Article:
As far as retorts go, it's sailing close to the wind. "You show me yours," Angela Rayner scoffed at the Tory MPs who would have her publish her tax advice, "and I'll show you mine".

It's not so long since the Westminster misogyny row that was focused on finding the sorry culprit who alleged Ms Rayner used crossing and uncrossing her legs to distract the prime minister at PMQs.

Was Ms Rayner right, and the comment was made by Tory dinosaurs or, as was countered, did the suggestion actually originate from her?

That unedifying vignette was just one in a series of unedifying vignettes involving the Labour deputy leader.

Here's the latest, as far as I can summarise it: Rayner is accused of dodging around £1500 in capital gains tax when she sold her council house. She claims that after she and her ex-husband married, they lived apart for five years in two separate houses.

The tabloids have been round to knock the neighbours, who say otherwise. They claim one property had all the trappings of being a bustling family home while the other was inhabited by Rayner's brother, who referred to Rayner as his "landlady". She is also alleged to have registered to vote at the 'wrong' address, and thus there is a suggestion of electoral fraud. One neighbour put it pithily: "She is a f*cking liar".

Rayner claims to have had tax advice at the time that shows her dealings to be perfectly legit. She has given sight of this to the authorities and to the Labour Party. Greater Manchester Police initially said there was no case to answer but is apparently now re-investigating.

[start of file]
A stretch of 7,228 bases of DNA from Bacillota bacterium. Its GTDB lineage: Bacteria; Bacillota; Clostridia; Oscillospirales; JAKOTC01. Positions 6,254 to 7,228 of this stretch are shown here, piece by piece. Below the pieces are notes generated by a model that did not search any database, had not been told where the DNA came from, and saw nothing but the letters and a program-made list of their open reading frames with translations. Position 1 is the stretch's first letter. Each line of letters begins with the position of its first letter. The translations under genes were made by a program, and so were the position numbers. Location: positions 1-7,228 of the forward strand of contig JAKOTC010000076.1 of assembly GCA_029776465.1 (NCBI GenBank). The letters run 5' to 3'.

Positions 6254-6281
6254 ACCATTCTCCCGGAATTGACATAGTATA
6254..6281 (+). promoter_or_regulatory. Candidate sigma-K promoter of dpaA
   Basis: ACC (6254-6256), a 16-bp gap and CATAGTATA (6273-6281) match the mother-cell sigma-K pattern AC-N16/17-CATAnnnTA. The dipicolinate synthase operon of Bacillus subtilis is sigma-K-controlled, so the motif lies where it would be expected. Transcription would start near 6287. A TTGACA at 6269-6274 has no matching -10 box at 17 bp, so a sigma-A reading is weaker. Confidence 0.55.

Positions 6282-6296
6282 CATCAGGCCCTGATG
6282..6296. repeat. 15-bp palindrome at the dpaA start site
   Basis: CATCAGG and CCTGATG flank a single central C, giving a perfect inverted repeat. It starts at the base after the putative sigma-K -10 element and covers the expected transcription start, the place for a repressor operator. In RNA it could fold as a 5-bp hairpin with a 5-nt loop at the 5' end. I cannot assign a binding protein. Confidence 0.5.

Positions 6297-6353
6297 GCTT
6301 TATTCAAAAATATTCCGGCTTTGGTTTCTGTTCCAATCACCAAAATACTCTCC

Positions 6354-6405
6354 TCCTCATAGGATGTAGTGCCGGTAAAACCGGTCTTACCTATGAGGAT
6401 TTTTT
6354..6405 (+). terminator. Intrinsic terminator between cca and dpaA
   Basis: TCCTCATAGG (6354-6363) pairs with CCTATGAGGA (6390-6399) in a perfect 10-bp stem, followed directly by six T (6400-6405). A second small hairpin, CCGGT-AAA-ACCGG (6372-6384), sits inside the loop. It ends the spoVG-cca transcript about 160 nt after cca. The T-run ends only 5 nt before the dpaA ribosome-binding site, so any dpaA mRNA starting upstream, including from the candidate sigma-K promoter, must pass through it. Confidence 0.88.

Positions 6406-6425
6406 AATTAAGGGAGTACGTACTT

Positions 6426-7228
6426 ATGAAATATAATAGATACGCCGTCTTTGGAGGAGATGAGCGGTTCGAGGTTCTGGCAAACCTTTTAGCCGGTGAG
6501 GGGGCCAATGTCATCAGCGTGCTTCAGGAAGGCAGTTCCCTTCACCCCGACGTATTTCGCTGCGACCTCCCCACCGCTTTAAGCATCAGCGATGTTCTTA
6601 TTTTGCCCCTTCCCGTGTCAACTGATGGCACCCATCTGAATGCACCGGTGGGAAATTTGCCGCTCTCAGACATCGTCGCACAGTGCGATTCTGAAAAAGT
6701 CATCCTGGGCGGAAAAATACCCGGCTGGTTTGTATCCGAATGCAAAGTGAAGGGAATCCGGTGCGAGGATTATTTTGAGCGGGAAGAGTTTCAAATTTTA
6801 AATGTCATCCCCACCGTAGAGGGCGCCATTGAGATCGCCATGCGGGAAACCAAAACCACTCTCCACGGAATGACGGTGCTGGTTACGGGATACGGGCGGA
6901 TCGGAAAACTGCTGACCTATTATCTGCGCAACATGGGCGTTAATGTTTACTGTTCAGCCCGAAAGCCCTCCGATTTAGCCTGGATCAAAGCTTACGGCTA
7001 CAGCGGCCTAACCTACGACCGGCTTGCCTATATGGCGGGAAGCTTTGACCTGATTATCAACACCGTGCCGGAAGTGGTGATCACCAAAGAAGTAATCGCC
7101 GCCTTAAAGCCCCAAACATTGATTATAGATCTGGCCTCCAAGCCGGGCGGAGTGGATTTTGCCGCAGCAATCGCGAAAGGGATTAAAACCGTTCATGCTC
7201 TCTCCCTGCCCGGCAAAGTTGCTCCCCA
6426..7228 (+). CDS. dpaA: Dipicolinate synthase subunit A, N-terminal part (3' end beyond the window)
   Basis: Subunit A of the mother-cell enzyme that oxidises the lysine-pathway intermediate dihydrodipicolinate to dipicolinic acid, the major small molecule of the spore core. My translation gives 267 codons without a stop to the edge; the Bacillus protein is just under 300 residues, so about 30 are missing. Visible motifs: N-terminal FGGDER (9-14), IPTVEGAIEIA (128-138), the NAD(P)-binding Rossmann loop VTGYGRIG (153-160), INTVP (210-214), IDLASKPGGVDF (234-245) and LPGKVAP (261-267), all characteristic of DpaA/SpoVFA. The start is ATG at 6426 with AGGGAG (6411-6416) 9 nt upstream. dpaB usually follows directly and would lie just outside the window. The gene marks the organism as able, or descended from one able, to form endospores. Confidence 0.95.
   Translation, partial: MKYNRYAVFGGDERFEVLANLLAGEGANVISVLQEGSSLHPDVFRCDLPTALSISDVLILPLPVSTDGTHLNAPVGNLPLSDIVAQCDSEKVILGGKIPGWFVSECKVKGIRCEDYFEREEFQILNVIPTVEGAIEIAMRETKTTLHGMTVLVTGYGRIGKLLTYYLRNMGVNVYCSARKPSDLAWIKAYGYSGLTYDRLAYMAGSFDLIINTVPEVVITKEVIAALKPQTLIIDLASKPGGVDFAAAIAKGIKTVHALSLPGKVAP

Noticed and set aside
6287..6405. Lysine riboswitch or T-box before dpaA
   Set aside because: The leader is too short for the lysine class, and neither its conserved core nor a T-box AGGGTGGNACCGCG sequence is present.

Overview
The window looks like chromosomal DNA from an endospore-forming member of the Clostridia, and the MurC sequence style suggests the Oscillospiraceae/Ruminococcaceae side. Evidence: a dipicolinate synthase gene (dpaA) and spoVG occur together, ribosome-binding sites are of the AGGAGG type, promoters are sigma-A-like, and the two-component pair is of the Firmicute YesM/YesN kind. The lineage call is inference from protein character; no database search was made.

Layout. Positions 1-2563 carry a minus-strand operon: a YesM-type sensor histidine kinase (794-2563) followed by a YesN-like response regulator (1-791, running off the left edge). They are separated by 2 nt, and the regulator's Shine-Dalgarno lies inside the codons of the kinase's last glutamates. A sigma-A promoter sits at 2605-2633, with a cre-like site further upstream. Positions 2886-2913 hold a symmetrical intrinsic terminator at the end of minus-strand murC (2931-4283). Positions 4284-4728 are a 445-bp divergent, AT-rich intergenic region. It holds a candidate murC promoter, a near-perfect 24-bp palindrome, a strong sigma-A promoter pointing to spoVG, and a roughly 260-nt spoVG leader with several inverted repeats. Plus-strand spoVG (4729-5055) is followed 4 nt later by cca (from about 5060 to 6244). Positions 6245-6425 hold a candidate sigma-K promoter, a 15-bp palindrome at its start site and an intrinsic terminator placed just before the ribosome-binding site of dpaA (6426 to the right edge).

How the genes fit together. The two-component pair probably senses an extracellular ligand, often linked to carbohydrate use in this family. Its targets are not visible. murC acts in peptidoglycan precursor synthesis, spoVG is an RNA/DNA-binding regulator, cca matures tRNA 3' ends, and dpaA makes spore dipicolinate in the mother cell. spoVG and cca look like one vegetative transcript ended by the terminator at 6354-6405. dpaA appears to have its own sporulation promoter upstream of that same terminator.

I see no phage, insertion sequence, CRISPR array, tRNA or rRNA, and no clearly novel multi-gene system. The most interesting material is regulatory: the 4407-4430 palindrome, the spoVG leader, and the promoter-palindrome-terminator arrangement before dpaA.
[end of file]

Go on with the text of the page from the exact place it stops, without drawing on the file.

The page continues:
It's a perfect row: it levels a charge of hypocrisy at a left wing politician, it has just enough layers of complication to generate intrigue, it involves tax, it involves housing and - and - it allows for speculation over Rayner's love life.

Sir Keir Starmer says he hasn't seen the tax advice and has no need to because he backs his man. This is extraordinary messaging, given the broader context.

The defence, from Sir Keir and Rayner, is essentially "Nothing is amiss. No, we're not going to prove it. You'll just have to trust us". Have they not seen the state of politics? Asking the public to trust a politician on no more than what amounts to Scouts' honour? Yeah, that'll ... work?

Other standout retorts from Rayner on the topic include the line about "you show me [your tax advice], I'll show you mine" - a challenge from the honourable member to just about any Tory MP who wants to take her up on it.

The story first originated in an unauthorised biography of Rayner by Lord Ashcroft, who likes to commission books about people he dislikes. It was a Lord Ashcroft special that made the - strongly denied - claims about David Cameron's, er, husbandry of pigs.

The book publishes a statement from Rayner in response to the council house sale claims. In it are the words: "It's clear that Lord Ashcroft takes an unhealthy interest in Angela's family." This is the retort of a teenage girl caught up to no good: "Eugh, why are you obsessed with me?" It's not a serious response to serious claims.

But Rayner perhaps does not perceive the claims as serious. She should. The aforementioned pithy neighbour goes straight to the nub of things. When it comes to tax affairs, "the public requires answers". Ten points if you can name the politician who said that?